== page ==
The present invention provides a resection assembly that allows for fine adjustments of the cutting block position after a preliminary position is set. With the assembly of the present invention, these fine adjustments can be made through controlled movements through a wide range of distances and angles.
In one aspect, the present invention provides these advantages by providing a finely-adjustable resection guide assembly that comprises a first body, a second body, a first threaded member, a second threaded member, a third threaded member and a cutting block. The second body has anterior and posterior surfaces and a plurality of through-bores extending through the second body from the anterior to the posterior surfaces. The second body is pivotally connected to the first body for relative pivotal movement about a first axis. The first threaded member extends through the first body in a first direction and is capable of linear translation with respect to the first body in the first direction. The second threaded member extends through the first body in a second direction and is capable of linear translation with respect to the first body in the second direction. The third threaded member extends through the second body in a third direction and is capable of linear translation with respect to the second body in the third direction. The cutting block has a cutting guide surface, and is pivotally connected to the first body. Linear translation of the first threaded member causes pivotal movement of the cutting block about the second axis. Linear translation of the second threaded member causes pivotal movement of the cutting block about the first axis. Linear translation of the third threaded member changes the distance between the second body and the cutting surface of the cutting block.
In another aspect, the present invention provides these advantages by providing a finely-adjustable tibial resection assembly that comprises a cutting block, a varus-valgus adjustment plate, a transition block, a proximal screw, a distal screw, a posterior slope adjustment plate, a pin block and an adjustment rod. The cutting block has a cutting guide surface. The varus-valgus adjustment plate extends distally from the cutting block, and has a distal tang. The transition block has spaced proximal end walls defining a proximal channel and spaced distal end walls defining a distal channel. The proximal channel extends in a medial-lateral direction and the distal channel extends in an anterior-posterior direction. The transition block also has a proximal threaded bore extending in a medial-lateral direction and a distal threaded bore extending in an anterior-posterior direction. The proximal screw extends through the proximal threaded bore of the transition block. The proximal screw has a circumferential groove. The distal screw extends through the distal threaded bore of the transition block. The distal screw has a circumferential groove. The posterior slope adjustment plate has a proximal tang. The pin block has a plurality of through bores extending in the proximal-distal direction; at least one of the through bores is threaded. The pin block is positioned distal to the posterior slope adjustment plate. The adjustment rod has a threaded shaft engaging the threads of the threaded through bore in the pin block. The adjustment rod also includes a head and a proximal end in contact with the posterior slope adjustment plate. The distance between the pin block and the cutting guide surface can be adjusted by turning the head of the adjustment rod. A portion of the varus-valgus plate is received in the proximal channel of the transition block and pivotally connected to the transition block so that the varus-valgus plate and the cutting block are capable of pivoting with respect to the transition block about an anterior-posterior axis. A portion of the posterior slope adjustment plate is received in the distal channel of the transition block and pivotally connected to the transition block so that the posterior slope adjustment plate is capable of pivoting with respect to the transition block about a medial-lateral axis. The distal tang of the varus-valgus plate is received in the circumferential groove of the proximal screw and the proximal tang of the posterior slope adjustment plate is received in the circumferential groove of the distal screw.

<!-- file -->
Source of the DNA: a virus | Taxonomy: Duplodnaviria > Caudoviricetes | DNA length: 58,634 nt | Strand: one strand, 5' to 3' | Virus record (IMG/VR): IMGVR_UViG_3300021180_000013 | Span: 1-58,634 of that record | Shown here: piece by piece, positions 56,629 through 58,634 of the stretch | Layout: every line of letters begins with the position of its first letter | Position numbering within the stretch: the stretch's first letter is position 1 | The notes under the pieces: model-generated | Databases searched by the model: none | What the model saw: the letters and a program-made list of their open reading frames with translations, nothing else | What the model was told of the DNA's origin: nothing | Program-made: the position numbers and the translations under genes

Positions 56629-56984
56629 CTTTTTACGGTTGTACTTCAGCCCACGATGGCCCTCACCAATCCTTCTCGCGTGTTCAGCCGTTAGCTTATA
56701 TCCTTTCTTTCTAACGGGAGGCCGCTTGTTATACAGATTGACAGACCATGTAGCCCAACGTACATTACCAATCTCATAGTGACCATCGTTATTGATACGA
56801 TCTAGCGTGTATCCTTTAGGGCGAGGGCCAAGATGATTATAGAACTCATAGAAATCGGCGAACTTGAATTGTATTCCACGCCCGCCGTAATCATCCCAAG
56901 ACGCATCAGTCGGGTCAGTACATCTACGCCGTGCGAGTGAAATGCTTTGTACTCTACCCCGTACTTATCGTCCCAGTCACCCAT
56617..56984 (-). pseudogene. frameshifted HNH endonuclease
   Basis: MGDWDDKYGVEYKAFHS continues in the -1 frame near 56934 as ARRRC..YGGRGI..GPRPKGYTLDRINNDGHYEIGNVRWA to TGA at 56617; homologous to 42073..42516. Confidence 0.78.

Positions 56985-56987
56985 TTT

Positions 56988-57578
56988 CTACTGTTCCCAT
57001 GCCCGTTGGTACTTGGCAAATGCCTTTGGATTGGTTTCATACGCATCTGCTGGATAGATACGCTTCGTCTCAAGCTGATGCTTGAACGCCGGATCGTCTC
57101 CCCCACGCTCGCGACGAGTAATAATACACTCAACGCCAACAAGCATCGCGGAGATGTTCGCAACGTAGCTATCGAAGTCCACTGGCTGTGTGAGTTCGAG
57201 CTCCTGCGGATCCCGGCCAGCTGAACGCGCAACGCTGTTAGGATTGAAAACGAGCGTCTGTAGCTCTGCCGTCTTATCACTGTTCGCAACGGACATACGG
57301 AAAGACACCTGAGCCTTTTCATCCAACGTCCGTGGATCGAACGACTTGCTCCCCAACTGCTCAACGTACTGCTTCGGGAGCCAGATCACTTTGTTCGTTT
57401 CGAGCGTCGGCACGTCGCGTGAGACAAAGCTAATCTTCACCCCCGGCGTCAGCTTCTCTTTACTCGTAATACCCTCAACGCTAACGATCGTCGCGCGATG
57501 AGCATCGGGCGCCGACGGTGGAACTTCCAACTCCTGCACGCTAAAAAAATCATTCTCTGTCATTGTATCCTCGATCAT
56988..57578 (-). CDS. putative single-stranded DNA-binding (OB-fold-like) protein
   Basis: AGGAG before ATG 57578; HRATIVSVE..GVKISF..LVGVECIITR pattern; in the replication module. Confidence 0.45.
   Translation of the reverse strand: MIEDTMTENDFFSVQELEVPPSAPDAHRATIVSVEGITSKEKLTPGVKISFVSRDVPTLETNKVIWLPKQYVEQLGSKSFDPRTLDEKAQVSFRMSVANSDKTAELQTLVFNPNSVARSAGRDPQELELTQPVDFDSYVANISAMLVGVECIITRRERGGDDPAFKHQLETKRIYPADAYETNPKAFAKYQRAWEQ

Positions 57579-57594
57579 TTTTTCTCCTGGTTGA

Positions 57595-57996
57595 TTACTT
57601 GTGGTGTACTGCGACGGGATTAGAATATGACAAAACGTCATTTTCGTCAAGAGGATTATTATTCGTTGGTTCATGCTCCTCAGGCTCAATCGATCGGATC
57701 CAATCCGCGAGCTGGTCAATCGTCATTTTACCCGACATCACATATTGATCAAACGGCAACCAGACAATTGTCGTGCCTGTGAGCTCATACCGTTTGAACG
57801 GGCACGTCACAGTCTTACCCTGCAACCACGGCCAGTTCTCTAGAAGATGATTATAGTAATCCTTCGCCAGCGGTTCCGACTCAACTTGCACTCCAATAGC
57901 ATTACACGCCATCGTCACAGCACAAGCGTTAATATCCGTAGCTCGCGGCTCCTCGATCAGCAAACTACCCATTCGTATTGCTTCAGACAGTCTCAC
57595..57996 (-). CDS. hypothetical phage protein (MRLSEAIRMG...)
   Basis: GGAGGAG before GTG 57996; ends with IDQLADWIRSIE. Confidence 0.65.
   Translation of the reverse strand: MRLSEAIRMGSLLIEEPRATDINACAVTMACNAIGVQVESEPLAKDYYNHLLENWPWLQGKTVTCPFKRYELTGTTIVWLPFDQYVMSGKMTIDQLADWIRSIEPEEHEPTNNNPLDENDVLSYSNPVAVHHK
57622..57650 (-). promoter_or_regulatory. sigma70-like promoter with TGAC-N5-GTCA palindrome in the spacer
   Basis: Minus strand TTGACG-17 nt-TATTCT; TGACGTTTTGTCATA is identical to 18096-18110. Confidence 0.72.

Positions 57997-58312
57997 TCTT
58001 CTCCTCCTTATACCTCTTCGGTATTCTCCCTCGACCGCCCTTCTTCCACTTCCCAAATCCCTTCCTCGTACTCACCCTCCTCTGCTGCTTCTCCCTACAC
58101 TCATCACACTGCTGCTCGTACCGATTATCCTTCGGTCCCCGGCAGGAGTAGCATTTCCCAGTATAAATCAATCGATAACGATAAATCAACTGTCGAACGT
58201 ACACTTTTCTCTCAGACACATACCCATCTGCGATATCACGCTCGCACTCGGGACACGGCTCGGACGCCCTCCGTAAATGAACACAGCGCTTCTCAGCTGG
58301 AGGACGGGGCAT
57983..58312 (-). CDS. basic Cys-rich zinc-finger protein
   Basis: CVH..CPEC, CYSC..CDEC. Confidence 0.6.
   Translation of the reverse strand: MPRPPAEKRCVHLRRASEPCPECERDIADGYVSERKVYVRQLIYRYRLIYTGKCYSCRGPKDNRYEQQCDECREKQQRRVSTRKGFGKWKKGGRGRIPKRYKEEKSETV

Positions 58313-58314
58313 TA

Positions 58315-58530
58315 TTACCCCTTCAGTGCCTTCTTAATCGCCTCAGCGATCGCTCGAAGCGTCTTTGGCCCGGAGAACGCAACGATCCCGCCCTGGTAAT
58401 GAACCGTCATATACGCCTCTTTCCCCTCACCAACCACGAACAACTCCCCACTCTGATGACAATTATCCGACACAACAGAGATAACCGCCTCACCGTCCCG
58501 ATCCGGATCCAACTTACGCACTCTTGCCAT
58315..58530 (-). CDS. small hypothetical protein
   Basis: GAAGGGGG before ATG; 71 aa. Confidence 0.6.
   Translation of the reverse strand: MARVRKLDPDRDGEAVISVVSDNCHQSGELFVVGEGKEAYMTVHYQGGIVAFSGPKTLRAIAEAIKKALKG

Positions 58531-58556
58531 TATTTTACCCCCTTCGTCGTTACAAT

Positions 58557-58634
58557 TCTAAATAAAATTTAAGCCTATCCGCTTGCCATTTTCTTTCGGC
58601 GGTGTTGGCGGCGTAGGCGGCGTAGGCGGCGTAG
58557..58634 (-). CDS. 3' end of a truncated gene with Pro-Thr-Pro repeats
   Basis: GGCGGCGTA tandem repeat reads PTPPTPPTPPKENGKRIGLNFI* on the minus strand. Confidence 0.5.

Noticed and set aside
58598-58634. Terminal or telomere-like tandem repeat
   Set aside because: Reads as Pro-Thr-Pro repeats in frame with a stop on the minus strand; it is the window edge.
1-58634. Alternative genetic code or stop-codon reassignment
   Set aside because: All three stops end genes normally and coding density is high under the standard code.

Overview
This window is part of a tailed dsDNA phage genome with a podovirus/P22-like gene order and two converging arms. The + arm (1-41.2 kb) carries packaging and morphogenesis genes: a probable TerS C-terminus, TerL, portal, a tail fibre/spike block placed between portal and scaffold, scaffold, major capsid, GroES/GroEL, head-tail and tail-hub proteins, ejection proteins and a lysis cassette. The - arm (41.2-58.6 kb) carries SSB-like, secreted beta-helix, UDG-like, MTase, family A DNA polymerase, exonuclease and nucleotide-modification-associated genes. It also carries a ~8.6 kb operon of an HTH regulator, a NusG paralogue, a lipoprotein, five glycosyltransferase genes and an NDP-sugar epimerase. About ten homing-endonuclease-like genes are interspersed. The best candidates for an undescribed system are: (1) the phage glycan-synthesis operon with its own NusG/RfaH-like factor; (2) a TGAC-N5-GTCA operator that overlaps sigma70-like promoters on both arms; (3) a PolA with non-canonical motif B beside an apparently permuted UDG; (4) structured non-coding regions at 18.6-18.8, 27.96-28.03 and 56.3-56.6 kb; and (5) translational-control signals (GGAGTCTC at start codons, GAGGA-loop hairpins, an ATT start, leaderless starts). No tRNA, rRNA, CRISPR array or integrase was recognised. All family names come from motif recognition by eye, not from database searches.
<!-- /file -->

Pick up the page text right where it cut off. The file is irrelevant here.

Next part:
The invention will be better understood by reference to the figures of the drawings wherein like numbers denote like parts throughout and wherein: